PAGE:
Boeing aircraft
Source: Boeing Facebook

Is Boeing Going Out of Business? Troubles Are Far From Over

Mohit Oberoi, CFA - Author
By

Feb. 16 2022, Published 8:28 a.m. ET

Boeing and Airbus dominate the global aircraft manufacturing industry. While Boeing was the biggest aircraft manufacturer between 2011 and 2018, it lost its position to Airbus in 2019. Airbus has kept the title for three consecutive years. Is Boeing going out of business?

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Boeing has faced challenges with some of its programs. Also, in 2020, the global aviation industry went through a major slump, which was reflected in the price movement of their stocks. Will Boeing survive the ongoing challenges?

Boeing avoided federal aid in 2020.

In 2020, several U.S. companies took federal aid when the COVID-19 pandemic impacted their earnings. Airline companies were especially at the forefront. While their revenues dried up amid the lockdowns and restrictions, they still had fixed costs to pay including employee salaries.

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boeing outlook
Source: Boeing Facebook

Boeing faced a massive slump in 2020. While the company didn't take federal aid, it took on a lot of debt in order to survive. While the debt capital raise helped the company survive the pandemic, it has a lot of debt on its balance sheet.

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At the end of 2021, Boeing had a total debt of $58.1 billion while it had cash and marketable securities of $16.2 billion. This means a net debt of almost $42 billion. To put than in perspective, Boeing’s market cap is just above $125 billion.

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Will Boeing survive?

While Boeing’s debt levels are high, they still look manageable and the company is committed to bringing them down more. It has an investment-grade credit rating from leading rating agencies.

Is Boeing going out of business?

While Boeing’s business was impacted severely during the COVID-19 pandemic, it's recovering quickly. The cargo traffic has recovered to above pandemic levels, while domestic air travel has also recovered. International air travel has been the weak link but it should recover in 2022 as more countries reopen their borders.

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Boeing also has its defense business, which has been running strong thanks to rising geopolitical tensions. The company's business outlook looks reasonably strong. At the end of 2021, Boeing had a total order backlog of 4,200 commercial airplanes with a combined value of $297 billion. The company generated $62.3 billion worth of revenues in 2021.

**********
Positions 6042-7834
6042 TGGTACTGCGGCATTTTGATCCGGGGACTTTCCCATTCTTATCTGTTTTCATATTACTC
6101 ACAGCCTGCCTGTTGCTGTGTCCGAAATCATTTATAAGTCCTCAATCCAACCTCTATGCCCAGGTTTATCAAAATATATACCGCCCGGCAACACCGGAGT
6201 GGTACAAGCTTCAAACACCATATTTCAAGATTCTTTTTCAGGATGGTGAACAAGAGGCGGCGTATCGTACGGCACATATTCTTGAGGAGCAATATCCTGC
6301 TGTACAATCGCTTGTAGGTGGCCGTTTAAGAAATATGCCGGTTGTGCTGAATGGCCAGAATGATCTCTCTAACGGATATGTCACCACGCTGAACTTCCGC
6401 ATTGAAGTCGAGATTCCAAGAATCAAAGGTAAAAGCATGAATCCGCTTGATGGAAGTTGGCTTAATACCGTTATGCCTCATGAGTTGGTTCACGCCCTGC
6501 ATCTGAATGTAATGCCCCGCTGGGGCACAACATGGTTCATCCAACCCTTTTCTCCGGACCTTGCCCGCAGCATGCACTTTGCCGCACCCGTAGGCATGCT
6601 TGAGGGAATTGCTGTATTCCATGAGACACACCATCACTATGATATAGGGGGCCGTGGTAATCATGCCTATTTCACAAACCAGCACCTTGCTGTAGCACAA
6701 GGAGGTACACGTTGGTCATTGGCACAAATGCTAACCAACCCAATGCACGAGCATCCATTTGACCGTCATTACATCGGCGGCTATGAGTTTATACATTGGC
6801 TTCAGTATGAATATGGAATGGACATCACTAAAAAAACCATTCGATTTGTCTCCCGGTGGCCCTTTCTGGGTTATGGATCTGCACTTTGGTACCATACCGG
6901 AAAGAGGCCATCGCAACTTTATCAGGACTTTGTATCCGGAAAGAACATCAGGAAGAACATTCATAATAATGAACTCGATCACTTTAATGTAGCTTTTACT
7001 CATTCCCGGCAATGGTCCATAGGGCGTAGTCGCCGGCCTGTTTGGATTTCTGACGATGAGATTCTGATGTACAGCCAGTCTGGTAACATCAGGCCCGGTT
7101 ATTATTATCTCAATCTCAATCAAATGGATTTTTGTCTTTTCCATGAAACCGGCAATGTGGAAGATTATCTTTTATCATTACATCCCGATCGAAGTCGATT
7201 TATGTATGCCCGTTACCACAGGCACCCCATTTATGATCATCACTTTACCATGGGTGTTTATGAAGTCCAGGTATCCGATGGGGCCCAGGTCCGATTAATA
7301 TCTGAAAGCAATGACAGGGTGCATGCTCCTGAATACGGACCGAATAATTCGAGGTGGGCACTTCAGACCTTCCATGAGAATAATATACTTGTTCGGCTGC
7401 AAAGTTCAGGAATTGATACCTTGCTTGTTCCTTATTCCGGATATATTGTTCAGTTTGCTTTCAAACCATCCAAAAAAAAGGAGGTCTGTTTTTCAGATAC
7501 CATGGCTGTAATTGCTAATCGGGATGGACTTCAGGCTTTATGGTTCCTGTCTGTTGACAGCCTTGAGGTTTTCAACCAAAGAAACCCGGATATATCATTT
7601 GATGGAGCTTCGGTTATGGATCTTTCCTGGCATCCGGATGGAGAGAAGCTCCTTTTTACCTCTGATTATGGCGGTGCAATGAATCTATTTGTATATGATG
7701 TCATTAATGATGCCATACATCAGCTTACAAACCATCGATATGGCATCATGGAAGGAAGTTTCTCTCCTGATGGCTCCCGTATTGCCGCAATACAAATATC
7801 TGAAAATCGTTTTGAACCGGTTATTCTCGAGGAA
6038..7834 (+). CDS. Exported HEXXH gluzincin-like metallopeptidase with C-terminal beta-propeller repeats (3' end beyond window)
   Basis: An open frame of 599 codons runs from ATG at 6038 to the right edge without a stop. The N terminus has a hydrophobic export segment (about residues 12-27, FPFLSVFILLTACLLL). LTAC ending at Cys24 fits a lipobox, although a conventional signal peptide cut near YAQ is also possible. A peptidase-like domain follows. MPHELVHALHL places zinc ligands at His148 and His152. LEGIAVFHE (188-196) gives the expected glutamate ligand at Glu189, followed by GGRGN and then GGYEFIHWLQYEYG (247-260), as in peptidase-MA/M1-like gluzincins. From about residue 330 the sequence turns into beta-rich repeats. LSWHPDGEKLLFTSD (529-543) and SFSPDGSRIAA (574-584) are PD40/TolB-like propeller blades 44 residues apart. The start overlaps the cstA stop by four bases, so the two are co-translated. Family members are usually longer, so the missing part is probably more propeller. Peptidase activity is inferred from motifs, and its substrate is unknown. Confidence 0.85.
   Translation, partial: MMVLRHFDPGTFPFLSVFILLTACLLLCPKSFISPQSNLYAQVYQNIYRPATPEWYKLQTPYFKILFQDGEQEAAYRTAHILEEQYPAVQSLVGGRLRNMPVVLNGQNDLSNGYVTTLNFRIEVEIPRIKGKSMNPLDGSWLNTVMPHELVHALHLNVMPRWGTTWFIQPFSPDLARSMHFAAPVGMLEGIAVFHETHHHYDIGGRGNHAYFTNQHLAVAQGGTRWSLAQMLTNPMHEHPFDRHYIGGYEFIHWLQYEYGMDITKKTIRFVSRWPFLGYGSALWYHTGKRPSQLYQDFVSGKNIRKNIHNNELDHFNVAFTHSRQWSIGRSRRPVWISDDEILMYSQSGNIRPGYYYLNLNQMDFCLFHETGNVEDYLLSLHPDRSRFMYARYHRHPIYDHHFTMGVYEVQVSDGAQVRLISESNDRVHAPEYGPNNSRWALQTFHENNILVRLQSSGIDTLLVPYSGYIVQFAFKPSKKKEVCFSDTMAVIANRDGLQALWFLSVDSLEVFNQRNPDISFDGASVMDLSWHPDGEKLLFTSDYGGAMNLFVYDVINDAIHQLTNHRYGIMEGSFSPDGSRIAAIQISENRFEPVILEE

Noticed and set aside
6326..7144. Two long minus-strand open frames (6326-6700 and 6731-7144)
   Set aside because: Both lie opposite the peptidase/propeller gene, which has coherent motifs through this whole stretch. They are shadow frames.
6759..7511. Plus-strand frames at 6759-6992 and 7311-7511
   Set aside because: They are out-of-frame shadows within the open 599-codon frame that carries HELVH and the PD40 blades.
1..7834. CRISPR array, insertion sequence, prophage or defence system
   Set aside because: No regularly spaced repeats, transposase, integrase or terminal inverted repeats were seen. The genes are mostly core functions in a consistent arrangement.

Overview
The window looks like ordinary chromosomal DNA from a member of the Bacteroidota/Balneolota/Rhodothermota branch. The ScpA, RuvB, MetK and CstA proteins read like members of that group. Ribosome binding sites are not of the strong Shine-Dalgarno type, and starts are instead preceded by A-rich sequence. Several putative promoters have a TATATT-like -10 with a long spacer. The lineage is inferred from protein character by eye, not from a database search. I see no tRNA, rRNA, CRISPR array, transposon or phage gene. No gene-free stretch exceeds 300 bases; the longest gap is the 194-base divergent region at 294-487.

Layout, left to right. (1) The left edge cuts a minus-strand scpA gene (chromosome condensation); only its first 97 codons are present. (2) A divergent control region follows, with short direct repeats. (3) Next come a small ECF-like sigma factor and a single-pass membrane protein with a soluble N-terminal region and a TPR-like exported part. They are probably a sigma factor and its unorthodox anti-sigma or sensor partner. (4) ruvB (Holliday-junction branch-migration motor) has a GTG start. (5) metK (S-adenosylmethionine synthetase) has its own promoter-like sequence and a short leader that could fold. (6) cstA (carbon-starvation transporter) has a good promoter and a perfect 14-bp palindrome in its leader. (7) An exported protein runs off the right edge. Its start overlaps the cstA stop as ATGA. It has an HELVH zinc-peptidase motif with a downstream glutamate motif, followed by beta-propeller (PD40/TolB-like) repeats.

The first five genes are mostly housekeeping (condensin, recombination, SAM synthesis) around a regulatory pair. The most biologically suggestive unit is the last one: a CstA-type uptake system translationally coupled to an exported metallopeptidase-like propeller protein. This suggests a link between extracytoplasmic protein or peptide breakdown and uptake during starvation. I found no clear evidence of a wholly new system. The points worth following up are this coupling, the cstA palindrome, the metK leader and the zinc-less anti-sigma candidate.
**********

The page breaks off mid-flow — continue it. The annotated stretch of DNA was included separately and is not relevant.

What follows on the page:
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Looking at the strong order backlog and the expected improvement in the company’s finances, Boeing isn't going out of business anytime soon. However, the company does face some challenges.

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Boeing’s 737 MAX production resumed after fatal crashes.

Boeing’s 737 MAX suffered two fatal crashes before the model was banned globally. While the production has since resumed, the FAA has the final inspection and certification authority. Now, the FAA will also inspect the 787 models before they're delivered to the customer.

As reported by ABC News, the FAA said in a statement that “this will allow the agency to confirm the effectiveness of measures Boeing has undertaken to improve the 787 manufacturing process.” Generally, specified Boeing employees conduct the final inspection under FAA’s oversight.

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Apart from concerns about some of Boeing's programs, it also risks getting entangled in the US-China tensions. China is a big market for Boeing. In the past, China said that it could target the company if trade tensions escalate.

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China’s aviation ambitions are a risk for Boeing.

China sees aviation as a strategic industry under its “Make in China 2025” program. Robotics and electric vehicles are among the other industries that the world’s most populous country wants to develop to shed its image as a low-cost manufacturing destination.

Comac, which is a Chinese planemaker, intends to deliver its C919 passenger jets in 2022. While the project is running years behind schedule, it signals China’s ambitions in the aviation industry. While it would take years if not decades for a Chinese company to rival Boeing and Airbus, it's one space that both of these companies will be watching closely.

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